systemic inflammatory state. Periodontal disease results from an infection of microorganisms at the tooth-gingival interface, and pregnant women are particularly susceptible to this infection due to the hormonal shifts occurring in their body. Exposure to tobacco and marijuana smoke increases that vulnerability. This presentation will describe the oral microbiome of pregnant African American non-smokers, tobacco smokers, and marijuana smokers, and any relationship that their microbial environment may have with the occurrence of preterm birth.

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 Thursday, November 19, 2015   
4:00 pm, PAIS 290

LECTURE:  Self, Schizophrenia, and the Unwholly Spirit:  A Pathway to Ecumenical Naturalism

George Graham
Department of Philosophy and Neuroscience Institute
Georgia State University

Normal self-consciousness typically includes the compelling sense that my own experiences belong to me – one person, one whole and unified center of consciousness.  That common and compelling feature of wholeness and distinctness often is lost or broken in certain experiences in schizophrenia as well as in mystical or religious experiences. The experience of self-consciousness or self-awareness in schizophrenia often is constituted by dramatic breakdowns in the experience of the self or “I”.  Many so-called mystical or religious experiences include similar breakdowns.

Such similarities have long been recognized in the literatures on mental illness and mysticism.  The question is, ‘What to do about them?’  It would be a mistake to equate mysticism with psychosis but helpful to examine whether the two sorts of experiences are similar in their cognitive foundations.  Ecumenical Naturalism (EN) claims that experiences of self in schizophrenia and in mysticism share some of the same cognitive foundations.  Various religious social contexts and practices elicit, engage and manipulate those psychological systems in ways that yield thoughts and experiences that are quite similar to those associated with mental disorders like schizophrenia.  EN aims to identify those foundations and to compare and contrast the differences in consequences between relevant illnesses and mystical experiences (when not signs of illness). My talk will describe EN, one of its essential assumptions, which is derived from some recent work in the cognitive science of religion, and illustrate its method. The relevant assumption is that religious experiences are sustained by a whole variety of cognitive systems, which are part of our regular psychological equipment, mystical experiences or no mystical experiences, schizophrenia or no schizophrenia.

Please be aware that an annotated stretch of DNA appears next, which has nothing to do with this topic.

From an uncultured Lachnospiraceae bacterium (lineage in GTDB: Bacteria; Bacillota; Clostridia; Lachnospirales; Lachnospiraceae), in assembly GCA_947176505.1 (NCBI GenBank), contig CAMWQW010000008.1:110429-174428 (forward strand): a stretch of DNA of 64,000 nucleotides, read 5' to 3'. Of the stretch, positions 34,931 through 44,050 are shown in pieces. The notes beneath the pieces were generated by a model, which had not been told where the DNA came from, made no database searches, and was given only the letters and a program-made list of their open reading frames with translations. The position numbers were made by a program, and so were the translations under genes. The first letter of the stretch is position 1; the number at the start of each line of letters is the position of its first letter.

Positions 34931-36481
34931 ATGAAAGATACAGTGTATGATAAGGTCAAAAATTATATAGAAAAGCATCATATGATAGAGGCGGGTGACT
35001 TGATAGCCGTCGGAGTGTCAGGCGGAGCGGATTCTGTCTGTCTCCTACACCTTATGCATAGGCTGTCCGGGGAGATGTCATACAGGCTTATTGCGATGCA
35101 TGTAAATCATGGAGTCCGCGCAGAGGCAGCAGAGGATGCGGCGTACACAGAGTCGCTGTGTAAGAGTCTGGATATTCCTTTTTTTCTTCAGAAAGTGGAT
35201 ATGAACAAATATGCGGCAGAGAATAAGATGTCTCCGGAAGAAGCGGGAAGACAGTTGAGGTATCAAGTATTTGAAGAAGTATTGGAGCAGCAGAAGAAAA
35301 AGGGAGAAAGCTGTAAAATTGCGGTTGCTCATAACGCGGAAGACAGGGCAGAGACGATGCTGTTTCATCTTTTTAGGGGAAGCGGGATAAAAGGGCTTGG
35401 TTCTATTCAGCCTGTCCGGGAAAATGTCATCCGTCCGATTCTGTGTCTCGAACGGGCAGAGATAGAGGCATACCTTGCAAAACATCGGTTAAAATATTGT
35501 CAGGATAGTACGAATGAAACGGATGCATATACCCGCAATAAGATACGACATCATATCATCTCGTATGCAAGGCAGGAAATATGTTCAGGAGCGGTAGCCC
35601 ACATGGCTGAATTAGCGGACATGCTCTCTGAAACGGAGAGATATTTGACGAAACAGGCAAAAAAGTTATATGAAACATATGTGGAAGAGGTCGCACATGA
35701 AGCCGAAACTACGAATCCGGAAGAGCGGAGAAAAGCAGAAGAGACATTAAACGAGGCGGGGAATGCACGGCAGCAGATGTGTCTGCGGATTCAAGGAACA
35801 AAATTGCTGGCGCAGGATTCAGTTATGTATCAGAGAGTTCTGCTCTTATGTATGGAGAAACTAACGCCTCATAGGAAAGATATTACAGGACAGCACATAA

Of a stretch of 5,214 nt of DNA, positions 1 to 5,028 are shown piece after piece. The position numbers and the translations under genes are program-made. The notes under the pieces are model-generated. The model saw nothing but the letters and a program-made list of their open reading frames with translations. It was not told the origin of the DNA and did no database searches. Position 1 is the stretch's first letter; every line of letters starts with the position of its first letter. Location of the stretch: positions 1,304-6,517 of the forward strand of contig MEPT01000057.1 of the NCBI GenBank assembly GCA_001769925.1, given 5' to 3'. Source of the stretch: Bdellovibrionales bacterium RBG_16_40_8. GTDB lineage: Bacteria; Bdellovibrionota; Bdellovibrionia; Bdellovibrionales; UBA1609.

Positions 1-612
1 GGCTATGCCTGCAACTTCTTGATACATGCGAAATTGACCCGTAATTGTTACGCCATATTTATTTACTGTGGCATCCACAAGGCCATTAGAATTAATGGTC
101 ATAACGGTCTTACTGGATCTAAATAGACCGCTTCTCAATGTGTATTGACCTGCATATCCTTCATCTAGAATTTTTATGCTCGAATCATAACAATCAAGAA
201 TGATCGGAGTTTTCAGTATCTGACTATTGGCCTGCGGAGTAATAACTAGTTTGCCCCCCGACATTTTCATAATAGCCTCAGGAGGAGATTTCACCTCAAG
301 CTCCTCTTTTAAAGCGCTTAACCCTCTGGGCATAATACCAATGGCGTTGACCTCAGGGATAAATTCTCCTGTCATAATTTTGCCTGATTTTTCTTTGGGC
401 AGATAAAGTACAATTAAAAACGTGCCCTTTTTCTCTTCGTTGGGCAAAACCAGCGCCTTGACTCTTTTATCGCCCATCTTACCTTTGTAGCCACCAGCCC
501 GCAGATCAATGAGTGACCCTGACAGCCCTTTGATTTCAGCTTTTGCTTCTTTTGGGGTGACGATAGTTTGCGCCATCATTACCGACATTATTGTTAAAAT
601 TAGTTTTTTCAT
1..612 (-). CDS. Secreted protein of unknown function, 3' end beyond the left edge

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Wednesday, December 2, 2015
4:15 pm, PAIS 290

LECTURE:  Myths and Misunderstandings about Dual Language Acquisition in Young Learners

Fred Genesee
Department of Psychology
McGill University, Montreal

There has been growing interest in children who learn language in diverse contexts and under diverse circumstances. In particular, dual language acquisition has become the focus of much research attention, arguably as a reflection of the growing awareness that dual language learning is common in children.  A deeper understanding of dual language learning under different circumstances is important to ensure the formulation of theories of language learning that encompass all language learners and to provide critical information for clinical and other practical decisions that touch the lives of all language learners. This talk will review research findings on dual language learning in both school and non-school settings, among simultaneous and sequential bilinguals, and in typically-developing learners and those with an impaired capacity for language learning. Key findings with respect to common myths and misunderstandings that surround dual language acquisition in young learners will be reviewed and discussed and their implications for both theoretical and practical matters will be considered. 

Sponsored by the CMBC with additional support from the Departments of German Studies and Russian and East Asian Languages (REALC), the Program in Linguistics, and the Hightower Fund.